Vardenafil has not been administered to patients with bleeding disorders or significant active peptic ulceration. Therefore vardenafil should be given to these patients only after careful benefit-risk assessment. In humans, vardenafil has no effect on bleeding time alone or with aspirin. In vitro studies with human platelets indicate that vardenafil alone did not inhibit platelet aggregation induced by a variety of platelet agonists. With supertherapeutic concentrations of vardenafil a small concentration-dependent enhancement of the antiaggregatory effect of sodium nitroprusside, a NO donor, was observed. The combination of heparin and vardenafil had no effect on bleeding time in rats, but this interaction has not been studied in humans.

Use with alpha-blockers.

Caution is advised when PDE5 inhibitors are co-administered with alpha-blockers. PDE5 inhibitors, including Levitra tablets and alpha-adrenergic blocking agents are both vasodilators with blood-pressure lowering effects. When vasodilators are used in combination, an additive effect on blood pressure may be anticipated. In some patients, concomitant use of these two drug classes can lower blood pressure significantly (see Section 4.5 Interactions with Other Medicines and Other Forms of Interactions) leading to symptomatic hypotension (e.g. fainting). Consideration should be given to the following:
Patients should be stable on alpha-blocker therapy prior to initiating a PDE5 inhibitor. Patients who demonstrate haemodynamic instability on alpha-blocker therapy alone are at increased risk of symptomatic hypotension with concomitant use of PDE5 inhibitors.
In those patients who are stable on alpha-blocker therapy, vardenafil should be initiated at the lowest recommended starting dose of 5 mg. Patients treated with alpha-blockers who have previously used 5 mg film-coated tablets may be switched to a higher dose.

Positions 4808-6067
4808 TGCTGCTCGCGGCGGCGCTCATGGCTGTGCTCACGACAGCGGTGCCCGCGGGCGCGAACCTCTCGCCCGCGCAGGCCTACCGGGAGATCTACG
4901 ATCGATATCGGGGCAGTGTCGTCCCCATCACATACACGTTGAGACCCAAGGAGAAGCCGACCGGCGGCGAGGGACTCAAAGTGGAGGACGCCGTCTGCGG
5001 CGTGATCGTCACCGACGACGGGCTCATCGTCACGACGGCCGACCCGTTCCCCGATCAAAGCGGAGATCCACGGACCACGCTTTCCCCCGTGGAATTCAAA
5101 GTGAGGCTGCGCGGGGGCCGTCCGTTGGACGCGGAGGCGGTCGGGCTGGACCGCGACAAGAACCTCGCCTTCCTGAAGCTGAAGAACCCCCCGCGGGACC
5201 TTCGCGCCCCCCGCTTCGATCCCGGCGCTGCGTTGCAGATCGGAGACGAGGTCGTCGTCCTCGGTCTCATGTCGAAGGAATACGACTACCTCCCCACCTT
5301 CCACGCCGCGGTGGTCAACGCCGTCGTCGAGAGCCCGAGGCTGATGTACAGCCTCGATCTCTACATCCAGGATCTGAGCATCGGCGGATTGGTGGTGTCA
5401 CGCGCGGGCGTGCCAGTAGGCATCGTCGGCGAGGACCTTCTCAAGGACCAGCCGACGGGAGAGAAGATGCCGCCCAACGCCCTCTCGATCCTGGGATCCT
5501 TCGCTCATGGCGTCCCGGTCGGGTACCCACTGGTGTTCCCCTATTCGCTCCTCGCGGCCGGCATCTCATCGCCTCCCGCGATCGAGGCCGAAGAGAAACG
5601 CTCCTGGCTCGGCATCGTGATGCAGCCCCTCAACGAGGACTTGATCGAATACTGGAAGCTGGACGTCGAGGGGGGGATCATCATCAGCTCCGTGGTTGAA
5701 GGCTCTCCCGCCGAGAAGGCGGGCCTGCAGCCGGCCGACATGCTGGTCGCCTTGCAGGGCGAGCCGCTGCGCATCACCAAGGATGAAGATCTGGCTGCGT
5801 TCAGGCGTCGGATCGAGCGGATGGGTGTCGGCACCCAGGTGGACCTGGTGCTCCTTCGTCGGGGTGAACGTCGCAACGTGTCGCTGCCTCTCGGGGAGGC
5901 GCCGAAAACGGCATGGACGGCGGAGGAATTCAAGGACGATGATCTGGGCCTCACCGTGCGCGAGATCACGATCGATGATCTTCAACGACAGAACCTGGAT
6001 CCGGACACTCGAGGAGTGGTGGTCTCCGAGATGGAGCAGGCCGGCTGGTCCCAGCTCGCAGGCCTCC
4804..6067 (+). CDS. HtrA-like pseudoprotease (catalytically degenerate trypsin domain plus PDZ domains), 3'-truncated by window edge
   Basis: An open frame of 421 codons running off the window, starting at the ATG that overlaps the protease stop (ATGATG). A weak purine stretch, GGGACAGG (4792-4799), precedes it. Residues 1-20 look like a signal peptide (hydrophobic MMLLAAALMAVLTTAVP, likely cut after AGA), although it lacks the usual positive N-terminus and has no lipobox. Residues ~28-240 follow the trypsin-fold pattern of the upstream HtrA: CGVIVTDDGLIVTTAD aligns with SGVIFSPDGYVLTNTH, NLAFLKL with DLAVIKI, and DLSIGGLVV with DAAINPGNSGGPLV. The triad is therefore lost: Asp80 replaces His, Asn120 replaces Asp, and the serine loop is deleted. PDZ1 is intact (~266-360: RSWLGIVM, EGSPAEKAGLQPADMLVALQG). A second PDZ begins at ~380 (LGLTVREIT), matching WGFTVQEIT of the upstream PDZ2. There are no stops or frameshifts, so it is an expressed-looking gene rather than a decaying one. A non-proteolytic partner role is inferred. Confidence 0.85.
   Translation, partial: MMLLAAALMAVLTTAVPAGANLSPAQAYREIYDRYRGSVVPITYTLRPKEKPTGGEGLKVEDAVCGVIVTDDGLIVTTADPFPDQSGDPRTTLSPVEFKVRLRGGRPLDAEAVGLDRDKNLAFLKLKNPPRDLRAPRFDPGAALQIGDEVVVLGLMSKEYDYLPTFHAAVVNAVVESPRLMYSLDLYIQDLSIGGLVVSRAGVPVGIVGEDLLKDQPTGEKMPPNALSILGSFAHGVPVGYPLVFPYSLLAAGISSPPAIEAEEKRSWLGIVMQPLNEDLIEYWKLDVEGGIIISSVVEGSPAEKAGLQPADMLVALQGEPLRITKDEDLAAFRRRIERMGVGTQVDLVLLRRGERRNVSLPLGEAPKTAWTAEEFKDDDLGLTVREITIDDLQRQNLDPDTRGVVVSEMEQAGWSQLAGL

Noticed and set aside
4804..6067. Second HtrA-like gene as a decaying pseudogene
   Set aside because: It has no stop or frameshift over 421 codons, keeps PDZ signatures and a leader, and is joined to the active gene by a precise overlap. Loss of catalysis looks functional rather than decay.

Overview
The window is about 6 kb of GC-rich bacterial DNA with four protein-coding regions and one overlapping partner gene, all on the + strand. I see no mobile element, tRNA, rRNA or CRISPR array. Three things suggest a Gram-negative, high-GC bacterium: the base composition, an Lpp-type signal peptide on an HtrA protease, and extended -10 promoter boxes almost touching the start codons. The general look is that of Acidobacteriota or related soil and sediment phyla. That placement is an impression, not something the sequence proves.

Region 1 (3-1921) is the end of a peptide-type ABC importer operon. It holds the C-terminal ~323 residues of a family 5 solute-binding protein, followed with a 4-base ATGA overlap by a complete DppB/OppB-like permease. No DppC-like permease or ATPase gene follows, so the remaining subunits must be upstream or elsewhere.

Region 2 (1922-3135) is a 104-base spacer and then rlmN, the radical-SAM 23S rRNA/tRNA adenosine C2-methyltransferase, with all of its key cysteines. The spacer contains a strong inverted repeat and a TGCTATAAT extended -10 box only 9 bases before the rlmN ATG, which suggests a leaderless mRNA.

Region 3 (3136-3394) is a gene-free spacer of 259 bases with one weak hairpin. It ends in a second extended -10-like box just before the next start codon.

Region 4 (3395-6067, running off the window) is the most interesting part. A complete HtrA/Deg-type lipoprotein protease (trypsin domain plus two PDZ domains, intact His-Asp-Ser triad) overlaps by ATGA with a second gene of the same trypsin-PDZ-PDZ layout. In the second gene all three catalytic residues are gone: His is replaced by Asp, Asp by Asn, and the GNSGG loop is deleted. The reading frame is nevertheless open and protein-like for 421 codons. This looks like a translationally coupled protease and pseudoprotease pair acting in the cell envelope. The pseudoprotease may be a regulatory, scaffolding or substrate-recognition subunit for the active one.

In those patients already taking an optimised dose of PDE5 inhibitor, alpha-blocker therapy should be initiated at the lowest dose. Stepwise increases in alpha-blocker dose may be associated with further lowering of blood pressure in patients taking a PDE5 inhibitor.
Safety of combined use of PDE5 inhibitors and alpha-blockers may be affected by other variables, including intravascular volume depletion and other anti-hypertensive drugs.

Use with CYP3A4 inhibitors.

Concomitant use of moderate or potent CYP3A4 inhibitors cobicistat, ketoconazole, itraconazole, erythromycin, clarithromycin, indinavir or ritonavir can be expected to produce markedly increased vardenafil plasma levels. A maximum vardenafil dose of 5 mg should not be exceeded if used in combination with ketoconazole, itraconazole, erythromycin or clarithromycin. Levitra must not be taken with dosages of ketoconazole and itraconazole higher than 200 mg (see Section 4.2 Dose and Method of Administration). Concomitant use with medicinal products containing cobicistat, HIV protease inhibitors such as indinavir or ritonavir, and combinations of these is contraindicated, as these drugs are potent inhibitors of CYP3A4 (see Section 4.3 Contraindications; Section 4.5 Interactions with Other Medicines and Other Forms of Interactions).

Non-arteritic anterior ischemic optic neuropathy.